Gently lean forward, keeping the back straight and reaching out with the torso until you feel a stretch in the right glute and hip.

You can also press down on the right knee to deepen the stretch. Hold for 10-30 seconds and repeat on the other side. Skip this move if it bothers the knees.

Inner Thigh Stretch

This stretch doesn’t look very professional, so you definitely want to do this when no one’s around.

Beyond that, it’s an excellent stretch for the inner thighs, hips, and groin.

This builds on the previous exercise, opening the hips and get rid of tightness and tension in the lower body.

Do It Right

While seated, take the legs wide, toes out and lean forward with the elbows on the thighs. Keep the back straight and the abs contracted.

Gently press forward while using the elbows to push the thighs out until you feel a stretch in the inner thighs. Hold for 10-30 seconds and repeat as many times as you like.

Why putting milk in scrambled eggs is a huge mistake

We need to talk about scrambled eggs. Those plump, silky things so inviting on top of toast. You’ll need some tomorrow morning.

A lot of people put milk in their scrambled eggs. Ask someone near you. They probably do it.

In a recent poll on a BuzzFeed article about egg opinions , more than 60 per cent said they add milk when cooking the dish. Doing so “makes scrambled eggs creamier,” apparently.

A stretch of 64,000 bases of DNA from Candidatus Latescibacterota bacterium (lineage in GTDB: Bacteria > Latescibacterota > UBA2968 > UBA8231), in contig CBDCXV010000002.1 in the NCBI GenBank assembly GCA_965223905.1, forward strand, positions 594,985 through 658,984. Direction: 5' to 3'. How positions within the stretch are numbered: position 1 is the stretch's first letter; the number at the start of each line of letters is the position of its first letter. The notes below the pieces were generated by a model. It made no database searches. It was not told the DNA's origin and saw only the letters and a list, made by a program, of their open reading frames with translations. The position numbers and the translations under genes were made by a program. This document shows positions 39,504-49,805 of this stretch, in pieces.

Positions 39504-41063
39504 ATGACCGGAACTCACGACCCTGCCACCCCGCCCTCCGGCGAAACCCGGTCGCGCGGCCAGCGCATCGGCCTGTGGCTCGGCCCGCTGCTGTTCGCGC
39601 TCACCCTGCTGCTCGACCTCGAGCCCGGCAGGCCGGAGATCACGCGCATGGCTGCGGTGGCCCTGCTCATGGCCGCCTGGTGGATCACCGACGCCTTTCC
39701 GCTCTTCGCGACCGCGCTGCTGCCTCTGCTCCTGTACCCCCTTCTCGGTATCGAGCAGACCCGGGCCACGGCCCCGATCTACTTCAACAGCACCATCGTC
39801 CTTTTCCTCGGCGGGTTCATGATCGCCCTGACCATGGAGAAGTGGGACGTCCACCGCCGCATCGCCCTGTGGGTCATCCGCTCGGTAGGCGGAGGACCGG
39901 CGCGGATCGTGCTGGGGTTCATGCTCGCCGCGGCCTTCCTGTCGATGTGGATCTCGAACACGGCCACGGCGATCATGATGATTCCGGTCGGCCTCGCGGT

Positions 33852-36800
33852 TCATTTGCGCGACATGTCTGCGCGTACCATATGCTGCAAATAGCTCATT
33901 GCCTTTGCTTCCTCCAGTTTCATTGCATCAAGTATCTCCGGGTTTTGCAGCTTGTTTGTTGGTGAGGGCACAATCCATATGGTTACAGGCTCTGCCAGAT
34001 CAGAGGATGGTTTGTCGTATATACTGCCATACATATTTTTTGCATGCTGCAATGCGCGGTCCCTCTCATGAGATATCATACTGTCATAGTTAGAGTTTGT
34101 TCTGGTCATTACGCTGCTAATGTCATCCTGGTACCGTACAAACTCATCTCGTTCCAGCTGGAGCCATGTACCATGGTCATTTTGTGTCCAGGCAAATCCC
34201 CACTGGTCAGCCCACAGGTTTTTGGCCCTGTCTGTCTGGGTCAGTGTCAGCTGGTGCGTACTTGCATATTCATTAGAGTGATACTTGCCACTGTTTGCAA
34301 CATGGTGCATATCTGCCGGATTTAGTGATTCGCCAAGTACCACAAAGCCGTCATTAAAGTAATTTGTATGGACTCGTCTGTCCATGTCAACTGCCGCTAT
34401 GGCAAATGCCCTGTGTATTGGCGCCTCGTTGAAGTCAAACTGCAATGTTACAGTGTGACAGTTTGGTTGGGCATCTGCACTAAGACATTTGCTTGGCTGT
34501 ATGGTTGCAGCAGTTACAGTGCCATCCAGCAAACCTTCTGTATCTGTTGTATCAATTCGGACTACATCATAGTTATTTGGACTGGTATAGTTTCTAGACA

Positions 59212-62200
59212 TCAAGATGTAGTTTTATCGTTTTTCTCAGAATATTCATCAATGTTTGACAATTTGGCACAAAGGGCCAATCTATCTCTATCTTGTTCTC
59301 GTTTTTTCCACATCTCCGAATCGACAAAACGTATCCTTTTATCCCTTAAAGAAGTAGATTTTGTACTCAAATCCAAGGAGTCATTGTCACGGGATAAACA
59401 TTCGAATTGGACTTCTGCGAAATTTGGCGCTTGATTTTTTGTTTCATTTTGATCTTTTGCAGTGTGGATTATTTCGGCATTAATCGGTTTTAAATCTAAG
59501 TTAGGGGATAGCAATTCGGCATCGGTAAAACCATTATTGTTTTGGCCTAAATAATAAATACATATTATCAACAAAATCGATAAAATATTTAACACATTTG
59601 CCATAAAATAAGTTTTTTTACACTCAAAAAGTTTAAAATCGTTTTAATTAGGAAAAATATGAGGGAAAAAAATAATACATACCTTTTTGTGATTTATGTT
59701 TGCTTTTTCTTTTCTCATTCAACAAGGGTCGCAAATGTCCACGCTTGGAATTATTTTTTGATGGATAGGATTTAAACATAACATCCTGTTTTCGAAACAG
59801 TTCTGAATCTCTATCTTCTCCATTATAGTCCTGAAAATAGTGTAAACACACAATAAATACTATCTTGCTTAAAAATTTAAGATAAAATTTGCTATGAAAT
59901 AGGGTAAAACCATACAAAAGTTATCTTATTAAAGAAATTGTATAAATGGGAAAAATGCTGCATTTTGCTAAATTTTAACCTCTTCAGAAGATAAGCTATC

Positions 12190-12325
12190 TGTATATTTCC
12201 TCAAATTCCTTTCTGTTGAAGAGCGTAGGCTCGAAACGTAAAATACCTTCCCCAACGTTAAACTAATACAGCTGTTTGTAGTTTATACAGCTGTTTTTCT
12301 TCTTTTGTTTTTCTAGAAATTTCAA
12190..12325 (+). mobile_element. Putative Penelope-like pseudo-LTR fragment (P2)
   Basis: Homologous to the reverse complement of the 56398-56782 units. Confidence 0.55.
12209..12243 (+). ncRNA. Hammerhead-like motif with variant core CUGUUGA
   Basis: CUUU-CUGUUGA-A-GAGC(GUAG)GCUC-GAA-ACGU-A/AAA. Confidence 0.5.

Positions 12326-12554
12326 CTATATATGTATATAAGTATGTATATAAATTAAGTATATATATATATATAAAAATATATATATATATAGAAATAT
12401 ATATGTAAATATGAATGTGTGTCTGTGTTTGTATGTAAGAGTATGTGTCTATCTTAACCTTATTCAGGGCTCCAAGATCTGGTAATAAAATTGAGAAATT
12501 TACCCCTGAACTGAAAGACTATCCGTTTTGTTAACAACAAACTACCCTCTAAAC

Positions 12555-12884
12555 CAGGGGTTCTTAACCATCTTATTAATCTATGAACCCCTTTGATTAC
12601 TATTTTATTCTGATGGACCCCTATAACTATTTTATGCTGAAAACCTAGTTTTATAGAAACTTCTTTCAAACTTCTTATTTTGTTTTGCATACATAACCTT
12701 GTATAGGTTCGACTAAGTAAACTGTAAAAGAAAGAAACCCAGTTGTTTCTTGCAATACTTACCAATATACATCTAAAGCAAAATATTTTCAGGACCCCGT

The thing is, according to chefs, adding milk is slippery and tragic. Never has the culinary sentiment, “Scrambled eggs are easy to make, but difficult to do well,” sounded truer.

So how do you make the perfect scrambled eggs?

Before we go any further, let’s remember that food is a matter of taste and, frankly, you can do whatever you like. They’re your eggs, after all.

But it was interesting to learn that so many people add milk to their mixture. Surely you just melt lots of butter in a saucepan and cook the eggs on a low(ish) heat, stirring infrequently, so that they gently emulsify and clump together.

Perfect, oozy, delicious scrambled eggs (Image: Getty images)

Afterwards, season with lots of salt and pepper, and maybe some chives, and then you’re sat in front of a smooth, rich, slightly runny mountain of gold like an excited hobbit on a hot day.

But what do chefs say?

We asked some about their scrambled eggs

Dan Joines, who runs several award-winning restaurants in London, told me: “Never add milk to your scrambled eggs – it dilutes the flavour and makes them more likely to turn out rubbery.

“It’s always butter for me. Make sure your butter is golden, but not brown, before you put your eggs in. Keep stirring on a medium to low heat.

“Keep them moving and folding with a spatula until slightly runny, but bound together.”

And Luke Selby, chef at the much lauded Hide restaurant in London, agreed: “Putting milk in your scrambled eggs is a cardinal sin!

“It just makes them too wet, like school dinners.”

Not so appetising

Food writer Rachel Phipps said: “While putting milk in your scrambled eggs may make them go a little further, they become pretty flavourless, and take on the sort of colour you’d expect from a mass catering facility.”

Like most cooking, there’s a science behind technique. Basically, adding liquid to eggs is ultimately unnecessary, and probably came about when everyone suddenly became scared of butter and fat. But milk dilutes the flavour, and can cause the mixture to separate during cooking.

What’s more, it means it’s far easier to overcook the eggs – you’re either left with a floppy, soggy mess, or that bitty, white scrambled thing you might associate with well-known hotel chains. The ones with the urns of orange juice and incredible hash browns.

Should you add anything to eggs?

Scrambled eggs in a frying pan with a knife and fork on a wooden kitchen worktop